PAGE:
A few weeks ago, I awoke early to Dr. Charles Stanley speaking on the radio. His message resonated with me.  “God, where are you? I can’t handle it anymore. God, I really need you to speak to me”.  For a while, Dr. Charles Stanley even stopped preaching.  He had recently had a bad turn of events, life-changing events that brought him to the lowest of lows. Maybe you also are worn, weary, frightened, anxious, uncertain, wondering if you will ever get back.

My well is deep. Where will my help come from?  Who will satisfy the thirst of my soul?  Who will intercede for me and pull me from the depths of my troubles?

That same morning, I also opened to a devotional by Oswald Chambers based on John 4:11. I will share it with you below. It also coincidentally coincided with the same chapter in the Book of John that I was studying that week for my Monday night Bible study. Chambers looks at this verse from a different perspective than how I understood it, and it is insightful. 

The Wisdom of Oswald Chambers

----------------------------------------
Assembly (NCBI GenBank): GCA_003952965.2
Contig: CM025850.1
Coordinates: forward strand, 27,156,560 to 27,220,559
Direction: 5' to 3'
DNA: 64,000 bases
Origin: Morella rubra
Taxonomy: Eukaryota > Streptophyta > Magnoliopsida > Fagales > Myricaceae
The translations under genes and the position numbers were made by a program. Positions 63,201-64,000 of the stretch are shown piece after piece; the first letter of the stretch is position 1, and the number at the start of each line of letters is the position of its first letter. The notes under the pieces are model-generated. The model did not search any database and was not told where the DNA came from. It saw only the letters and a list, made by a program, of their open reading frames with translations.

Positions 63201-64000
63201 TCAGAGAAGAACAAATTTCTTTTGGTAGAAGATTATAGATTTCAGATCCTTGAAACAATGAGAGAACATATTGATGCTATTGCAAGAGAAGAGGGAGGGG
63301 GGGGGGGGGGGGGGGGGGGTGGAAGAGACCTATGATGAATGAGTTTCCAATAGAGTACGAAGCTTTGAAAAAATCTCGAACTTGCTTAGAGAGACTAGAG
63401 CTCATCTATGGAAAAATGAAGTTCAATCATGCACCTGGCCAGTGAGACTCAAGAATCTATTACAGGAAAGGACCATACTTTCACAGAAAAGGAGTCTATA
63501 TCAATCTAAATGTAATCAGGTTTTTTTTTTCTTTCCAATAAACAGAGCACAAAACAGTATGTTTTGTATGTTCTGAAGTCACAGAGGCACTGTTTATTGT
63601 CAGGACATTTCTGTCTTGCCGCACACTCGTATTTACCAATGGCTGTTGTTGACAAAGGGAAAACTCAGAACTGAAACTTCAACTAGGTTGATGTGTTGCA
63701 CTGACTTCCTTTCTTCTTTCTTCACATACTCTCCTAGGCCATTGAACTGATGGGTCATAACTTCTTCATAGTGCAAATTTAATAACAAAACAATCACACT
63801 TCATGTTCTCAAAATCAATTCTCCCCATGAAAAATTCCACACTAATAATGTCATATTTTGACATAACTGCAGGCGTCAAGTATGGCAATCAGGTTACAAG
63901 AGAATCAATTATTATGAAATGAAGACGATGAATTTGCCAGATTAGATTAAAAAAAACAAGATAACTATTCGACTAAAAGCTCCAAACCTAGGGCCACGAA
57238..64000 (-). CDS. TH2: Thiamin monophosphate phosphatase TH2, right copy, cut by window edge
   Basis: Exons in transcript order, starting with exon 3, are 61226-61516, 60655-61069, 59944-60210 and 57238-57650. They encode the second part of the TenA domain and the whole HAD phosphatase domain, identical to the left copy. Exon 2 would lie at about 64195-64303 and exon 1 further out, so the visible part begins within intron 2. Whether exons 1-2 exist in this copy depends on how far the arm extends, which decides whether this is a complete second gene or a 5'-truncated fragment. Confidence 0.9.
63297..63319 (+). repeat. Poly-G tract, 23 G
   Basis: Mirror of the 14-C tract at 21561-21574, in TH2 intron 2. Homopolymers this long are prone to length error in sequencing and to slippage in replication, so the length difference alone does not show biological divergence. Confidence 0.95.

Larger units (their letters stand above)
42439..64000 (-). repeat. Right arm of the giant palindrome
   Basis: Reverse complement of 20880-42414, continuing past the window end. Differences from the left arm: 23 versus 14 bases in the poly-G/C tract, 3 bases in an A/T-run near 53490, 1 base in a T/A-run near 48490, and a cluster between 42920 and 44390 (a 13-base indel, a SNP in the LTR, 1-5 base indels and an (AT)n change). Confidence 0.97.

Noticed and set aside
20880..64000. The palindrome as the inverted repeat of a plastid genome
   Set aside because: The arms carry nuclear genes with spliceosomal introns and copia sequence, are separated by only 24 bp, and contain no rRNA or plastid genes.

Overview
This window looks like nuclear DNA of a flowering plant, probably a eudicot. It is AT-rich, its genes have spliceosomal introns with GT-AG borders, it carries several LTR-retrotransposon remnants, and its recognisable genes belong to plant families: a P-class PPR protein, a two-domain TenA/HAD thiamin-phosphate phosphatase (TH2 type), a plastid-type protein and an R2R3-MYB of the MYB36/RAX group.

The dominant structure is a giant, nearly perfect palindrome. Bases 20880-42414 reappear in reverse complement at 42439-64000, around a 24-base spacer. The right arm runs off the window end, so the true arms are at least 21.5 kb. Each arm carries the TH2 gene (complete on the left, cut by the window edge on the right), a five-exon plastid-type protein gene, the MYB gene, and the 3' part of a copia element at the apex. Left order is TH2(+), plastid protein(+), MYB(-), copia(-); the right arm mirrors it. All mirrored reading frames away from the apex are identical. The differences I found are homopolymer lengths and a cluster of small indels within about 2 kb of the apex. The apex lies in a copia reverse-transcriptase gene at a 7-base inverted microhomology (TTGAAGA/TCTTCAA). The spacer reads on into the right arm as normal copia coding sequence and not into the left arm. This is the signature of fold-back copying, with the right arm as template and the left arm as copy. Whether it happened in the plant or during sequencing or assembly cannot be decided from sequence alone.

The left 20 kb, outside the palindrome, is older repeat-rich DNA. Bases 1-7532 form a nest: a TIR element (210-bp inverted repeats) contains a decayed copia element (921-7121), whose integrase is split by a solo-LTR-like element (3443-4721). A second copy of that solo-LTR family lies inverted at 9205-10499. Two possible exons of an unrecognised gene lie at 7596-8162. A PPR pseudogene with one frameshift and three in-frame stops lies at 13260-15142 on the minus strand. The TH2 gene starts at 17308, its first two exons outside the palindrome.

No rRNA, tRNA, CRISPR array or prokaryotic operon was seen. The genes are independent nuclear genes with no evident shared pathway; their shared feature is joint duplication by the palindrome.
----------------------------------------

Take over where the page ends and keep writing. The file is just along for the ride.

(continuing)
“The well is deep” — and even a great deal deeper than the Samaritan woman knew! (John 4:11). Think of the depths of human nature and human life; think of the depth of the “wells” in you. Have you been limiting, or impoverishing, the ministry of Jesus to the point that He is unable to work in your life? Suppose that you have a deep “well” of hurt and trouble inside your heart, and Jesus comes and says to you, “Let not your heart be troubled…” (John 14:1). Would your response be to shrug your shoulders and say, “But, Lord, the well is too deep, and even You can’t draw up quietness and comfort out of it.” Actually, that is correct. Jesus doesn’t bring anything up from the wells of human nature— He brings them down from above. We limit the Holy One of Israel by remembering only what we have allowed Him to do for us in the past, and also by saying, “Of course, I cannot expect God to do this particular thing.” The thing that approaches the very limits of His power is the very thing we as disciples of Jesus ought to believe He will do. We impoverish and weaken His ministry in us the moment we forget He is almighty. The impoverishment is in us, not in Him. We will come to Jesus for Him to be our comforter or our sympathizer, but we refrain from approaching Him as our Almighty God.